Those of my readers who also follow cycling politics in Europe should know by now that this was a huge week for the organisation I work for. On Wednesday we were in Luxembourg for the first ever EU Cycling Summit, organised by the government of Luxembourg as its main transport event as part of their six month turn as the Presidency of the EU.
All the coverage of that event and its policy importance are covered extensively on the ECF web site, here on my personal site I have the opportunity to reflect just a little on the atmosphere and of course the cycling.
I may have worked in the cycle campaigning and policy arena for a few years but our team really didn’t know quite what to expect because this was way, way, beyond our normal sphere of influence. The main room for the meeting was quite intimidating for us novices, it was the full EU debating chamber with front row seats for the ministers and heads of delegation and behind them the support staff, all trying to show that they were engaged in important political work, or in most cases checking their bosses’ email and tweeting from the room.
I was certainly doing the Twitter part, I think I must have had a record day on line. (Those without Twitter can see all my Tweets on this site’s home page and Idonotdespair’s Facebook page)
What I will remember more than anything is two things. Firstly the obvious enthusiasm for cycling of some of the people in the room. Their day job is clearly the minutiae of policy detail, or the broad sweep of political influence. We know they were going to have a hard second day discussing sensitive issues like the ramification of the Volkswagen Diesel emissions scandal. But at this so called “informal summit” they could break ranks and speak with passion and enthusiasm about a topic they clearly enjoyed. Yes there were also those who delivered prepared statements on behalf of their governments but there was no doubting the smile on the face of many of them, especially when they added a personal dimension.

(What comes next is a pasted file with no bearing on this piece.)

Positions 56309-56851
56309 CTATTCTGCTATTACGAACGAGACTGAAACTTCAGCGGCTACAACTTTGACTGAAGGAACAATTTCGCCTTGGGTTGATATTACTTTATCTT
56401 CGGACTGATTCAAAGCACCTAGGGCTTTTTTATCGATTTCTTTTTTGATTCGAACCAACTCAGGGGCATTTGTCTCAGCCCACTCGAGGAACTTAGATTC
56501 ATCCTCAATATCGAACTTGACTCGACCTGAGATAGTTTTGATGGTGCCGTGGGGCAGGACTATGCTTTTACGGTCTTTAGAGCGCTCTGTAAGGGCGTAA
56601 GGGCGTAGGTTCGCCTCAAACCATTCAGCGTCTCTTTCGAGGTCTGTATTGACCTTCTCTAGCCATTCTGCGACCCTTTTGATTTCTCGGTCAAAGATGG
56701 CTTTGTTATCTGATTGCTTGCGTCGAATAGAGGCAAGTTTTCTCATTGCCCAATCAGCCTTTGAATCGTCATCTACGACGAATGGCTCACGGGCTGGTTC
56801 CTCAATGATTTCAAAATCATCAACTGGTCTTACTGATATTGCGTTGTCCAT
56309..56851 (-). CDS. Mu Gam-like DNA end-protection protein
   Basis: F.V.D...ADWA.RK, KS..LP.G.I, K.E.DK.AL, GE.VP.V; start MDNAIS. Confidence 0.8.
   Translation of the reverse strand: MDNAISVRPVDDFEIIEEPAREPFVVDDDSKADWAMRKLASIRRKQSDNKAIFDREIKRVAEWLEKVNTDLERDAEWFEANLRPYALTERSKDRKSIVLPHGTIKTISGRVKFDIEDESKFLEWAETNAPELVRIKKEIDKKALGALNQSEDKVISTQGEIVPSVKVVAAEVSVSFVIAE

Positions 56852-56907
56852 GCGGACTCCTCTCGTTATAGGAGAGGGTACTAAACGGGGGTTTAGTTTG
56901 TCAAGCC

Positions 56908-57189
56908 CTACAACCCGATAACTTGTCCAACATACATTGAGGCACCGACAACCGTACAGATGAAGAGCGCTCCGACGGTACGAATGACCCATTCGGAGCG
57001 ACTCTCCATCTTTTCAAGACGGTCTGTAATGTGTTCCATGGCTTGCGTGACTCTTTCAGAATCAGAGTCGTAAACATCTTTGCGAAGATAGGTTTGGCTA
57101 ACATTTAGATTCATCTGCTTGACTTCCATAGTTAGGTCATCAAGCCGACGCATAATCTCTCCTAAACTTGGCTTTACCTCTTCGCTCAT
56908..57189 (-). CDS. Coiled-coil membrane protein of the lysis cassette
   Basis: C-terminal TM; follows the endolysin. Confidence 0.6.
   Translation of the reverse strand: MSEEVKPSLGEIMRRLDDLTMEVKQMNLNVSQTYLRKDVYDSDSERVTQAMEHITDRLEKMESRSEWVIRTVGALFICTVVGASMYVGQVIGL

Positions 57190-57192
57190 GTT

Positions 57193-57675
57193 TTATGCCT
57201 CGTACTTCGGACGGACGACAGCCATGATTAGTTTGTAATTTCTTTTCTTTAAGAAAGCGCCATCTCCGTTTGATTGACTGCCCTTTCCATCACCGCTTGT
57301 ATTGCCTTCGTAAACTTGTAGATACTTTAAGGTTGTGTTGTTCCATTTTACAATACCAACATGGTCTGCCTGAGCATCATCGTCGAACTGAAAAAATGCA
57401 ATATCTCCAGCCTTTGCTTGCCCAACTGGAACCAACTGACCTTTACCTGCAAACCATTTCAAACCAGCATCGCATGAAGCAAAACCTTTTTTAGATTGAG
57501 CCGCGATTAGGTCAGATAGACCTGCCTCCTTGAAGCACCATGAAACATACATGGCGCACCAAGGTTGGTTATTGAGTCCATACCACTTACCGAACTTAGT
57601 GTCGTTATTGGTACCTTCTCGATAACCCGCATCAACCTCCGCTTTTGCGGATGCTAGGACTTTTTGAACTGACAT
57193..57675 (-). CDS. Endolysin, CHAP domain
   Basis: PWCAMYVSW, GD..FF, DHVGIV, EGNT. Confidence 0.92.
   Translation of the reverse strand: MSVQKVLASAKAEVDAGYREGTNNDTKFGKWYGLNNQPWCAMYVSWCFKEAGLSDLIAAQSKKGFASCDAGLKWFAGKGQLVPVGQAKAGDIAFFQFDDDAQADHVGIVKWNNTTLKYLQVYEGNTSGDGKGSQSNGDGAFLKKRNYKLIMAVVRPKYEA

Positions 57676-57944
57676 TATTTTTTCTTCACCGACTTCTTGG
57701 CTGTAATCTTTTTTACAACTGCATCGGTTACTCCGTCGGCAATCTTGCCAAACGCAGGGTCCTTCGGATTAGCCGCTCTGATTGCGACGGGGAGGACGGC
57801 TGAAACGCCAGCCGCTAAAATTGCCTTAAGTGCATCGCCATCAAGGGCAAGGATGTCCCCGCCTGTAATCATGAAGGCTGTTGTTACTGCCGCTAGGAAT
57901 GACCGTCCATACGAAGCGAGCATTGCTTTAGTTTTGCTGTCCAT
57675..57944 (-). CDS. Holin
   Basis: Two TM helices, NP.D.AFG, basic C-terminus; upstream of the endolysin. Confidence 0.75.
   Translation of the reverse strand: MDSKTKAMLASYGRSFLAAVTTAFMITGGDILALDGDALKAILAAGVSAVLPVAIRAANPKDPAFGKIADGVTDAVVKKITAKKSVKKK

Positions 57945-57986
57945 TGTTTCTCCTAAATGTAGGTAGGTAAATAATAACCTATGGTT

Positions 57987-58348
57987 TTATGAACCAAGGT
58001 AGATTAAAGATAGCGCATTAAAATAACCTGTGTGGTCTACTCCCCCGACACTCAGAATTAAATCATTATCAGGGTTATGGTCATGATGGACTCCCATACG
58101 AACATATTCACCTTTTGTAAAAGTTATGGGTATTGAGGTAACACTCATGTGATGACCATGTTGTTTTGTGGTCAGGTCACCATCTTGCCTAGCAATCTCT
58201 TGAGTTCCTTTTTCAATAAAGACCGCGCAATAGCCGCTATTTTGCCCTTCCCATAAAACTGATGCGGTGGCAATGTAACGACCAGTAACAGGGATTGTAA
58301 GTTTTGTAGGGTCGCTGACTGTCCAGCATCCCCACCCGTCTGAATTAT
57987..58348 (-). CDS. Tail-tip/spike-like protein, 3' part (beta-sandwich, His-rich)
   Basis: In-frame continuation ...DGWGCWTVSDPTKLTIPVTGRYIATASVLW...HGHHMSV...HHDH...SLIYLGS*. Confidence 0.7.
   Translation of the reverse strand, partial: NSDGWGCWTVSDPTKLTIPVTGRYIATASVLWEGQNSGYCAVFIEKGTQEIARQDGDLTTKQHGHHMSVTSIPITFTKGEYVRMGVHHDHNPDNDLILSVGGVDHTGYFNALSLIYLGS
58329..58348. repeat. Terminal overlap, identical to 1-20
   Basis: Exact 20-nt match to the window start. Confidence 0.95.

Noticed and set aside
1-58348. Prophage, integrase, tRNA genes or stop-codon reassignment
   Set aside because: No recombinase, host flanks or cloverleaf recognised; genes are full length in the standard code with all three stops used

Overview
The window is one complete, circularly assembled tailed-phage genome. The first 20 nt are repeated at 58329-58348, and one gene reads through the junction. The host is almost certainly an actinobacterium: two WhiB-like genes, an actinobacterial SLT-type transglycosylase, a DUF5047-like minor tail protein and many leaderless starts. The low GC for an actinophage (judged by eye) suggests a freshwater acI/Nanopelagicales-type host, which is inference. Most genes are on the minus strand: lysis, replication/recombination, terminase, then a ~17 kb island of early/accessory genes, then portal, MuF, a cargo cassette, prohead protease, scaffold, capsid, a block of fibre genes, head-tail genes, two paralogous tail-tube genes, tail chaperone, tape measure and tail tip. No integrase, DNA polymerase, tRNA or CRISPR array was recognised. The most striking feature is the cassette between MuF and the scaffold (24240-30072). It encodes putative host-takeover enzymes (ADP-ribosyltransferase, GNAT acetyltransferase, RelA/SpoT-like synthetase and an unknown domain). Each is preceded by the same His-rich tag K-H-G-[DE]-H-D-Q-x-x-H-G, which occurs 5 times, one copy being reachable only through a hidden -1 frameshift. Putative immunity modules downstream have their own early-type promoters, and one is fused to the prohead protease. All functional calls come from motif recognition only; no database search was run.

And secondly of course there was a bike ride. Yet again it delivered as John F. Kennedy said it would because “nothing compares to the simple pleasure of a bike ride.” All those people who had been formally set around the chamber went out onto the wet and windy plateau of Luxembourg’s business district and started smiling.
The hosts had laid on 100 bikes and few pedicabs for the delegations, but also a fleet of ministerial mini-buses really expecting that many present might maintain a policy of being pro-cycling but consider themselves far too important to get exposed to the elements. Not a chance, to the point that my colleague Fabian and I got stuck at the end with only one bike between us, which he generously conceded to me.
And off we rode. As far as I know 19 Ministers, the EU Transport Commissioner, the Chair of the EU Transport Committee, a Luxembourgish Tour de France star (Andy Schleck) and about 80 more friends of cycling enjoyed a closed road tour across the impressively high bridge that links the Kirchberg plateau to the old city. Through the increasingly dark city streets we pedalled to our dinner in the grand Cercle-Cité, a landmark that once housed one of the founding institutions of the body that became the EU.
I am supposed to have created ECF’s official photographic record of who was there, who rode and spoke but I have found it almost impossible to reconcile faces and names entirely, that remains a future job for our members. Political cycling junkies can look out for the 19 ministers – officially recorded as Luxembourg, France, Germany, Bulgaria, Finland, Cyprus, Ireland, Slovenia, Sweden, Netherlands, Italy, Austria, Czech Republic, Poland, Malta, Greece, Hungary, Latvia, Romania and Norway.
And of these only one failed the “simple pleasure” test. Most just rode and enjoyed themselves with their colleagues in the day clothes that they wore at the meeting, just as one should when cycle commuting. Just one felt the need to dress up like a complete dork in the high viz vest and helmet that he was presumably told he should wear, in case anyone from home was watching. Hopefully he felt as out of place as he looked.
But not to end on a grumpy note, it was a great day, moving and even a little humbling to hear 14 nations speak up directly for cycling in that setting. I will remember it for a long time and I hope we will remember it as a bit of breakthrough day for policy too. That part is harder, however I can safely say “We’ll always have Luxembourg” as Humphrey Bogart almost said to Ingrid Bergman in the closing sequence of Casablanca.
Sadly that must be the Irish delegation wearing the helmets with one of them even wearing an RSA Ireland hi vis vest. The authorities in Ireland keep on pushing helmets and hi vis but not spending enough money or time protecting cyclists with infrastructure and enforcement. They are clearly out of step with the rest of the EU, as this picture demonstrates. Will only EU intervention saves us from this victim blaming madness ?